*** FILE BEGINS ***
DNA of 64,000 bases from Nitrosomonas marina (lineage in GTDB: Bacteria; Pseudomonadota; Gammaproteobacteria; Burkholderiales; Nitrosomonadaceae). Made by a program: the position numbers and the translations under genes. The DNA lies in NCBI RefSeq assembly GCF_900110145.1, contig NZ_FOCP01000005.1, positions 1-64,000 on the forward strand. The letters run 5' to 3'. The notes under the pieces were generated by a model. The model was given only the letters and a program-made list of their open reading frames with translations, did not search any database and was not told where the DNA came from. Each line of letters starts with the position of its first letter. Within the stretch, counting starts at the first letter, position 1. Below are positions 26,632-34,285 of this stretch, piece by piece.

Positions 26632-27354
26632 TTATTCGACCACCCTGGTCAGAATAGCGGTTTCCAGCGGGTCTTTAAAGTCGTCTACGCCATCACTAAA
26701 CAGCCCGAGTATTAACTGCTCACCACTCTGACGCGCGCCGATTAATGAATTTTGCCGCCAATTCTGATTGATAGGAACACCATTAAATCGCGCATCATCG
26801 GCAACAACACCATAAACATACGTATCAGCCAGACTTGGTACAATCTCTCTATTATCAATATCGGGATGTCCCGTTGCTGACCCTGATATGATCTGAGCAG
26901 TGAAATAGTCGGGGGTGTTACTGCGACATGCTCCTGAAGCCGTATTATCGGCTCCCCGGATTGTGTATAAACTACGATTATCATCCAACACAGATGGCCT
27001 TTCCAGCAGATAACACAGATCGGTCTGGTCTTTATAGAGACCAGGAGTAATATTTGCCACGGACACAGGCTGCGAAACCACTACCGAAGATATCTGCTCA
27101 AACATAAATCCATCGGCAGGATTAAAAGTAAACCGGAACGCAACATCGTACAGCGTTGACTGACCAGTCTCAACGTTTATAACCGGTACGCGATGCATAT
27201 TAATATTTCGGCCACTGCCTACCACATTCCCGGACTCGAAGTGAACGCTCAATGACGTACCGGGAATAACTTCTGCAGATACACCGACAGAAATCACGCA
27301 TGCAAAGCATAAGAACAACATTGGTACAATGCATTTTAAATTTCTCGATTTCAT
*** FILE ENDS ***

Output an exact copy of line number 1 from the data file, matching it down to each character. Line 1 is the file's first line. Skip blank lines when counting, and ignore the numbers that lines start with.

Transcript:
DNA of 64,000 bases from Nitrosomonas marina (lineage in GTDB: Bacteria; Pseudomonadota; Gammaproteobacteria; Burkholderiales; Nitrosomonadaceae). Made by a program: the position numbers and the translations under genes. The DNA lies in NCBI RefSeq assembly GCF_900110145.1, contig NZ_FOCP01000005.1, positions 1-64,000 on the forward strand. The letters run 5' to 3'. The notes under the pieces were generated by a model. The model was given only the letters and a program-made list of their open reading frames with translations, did not search any database and was not told where the DNA came from. Each line of letters starts with the position of its first letter. Within the stretch, counting starts at the first letter, position 1. Below are positions 26,632-34,285 of this stretch, piece by piece.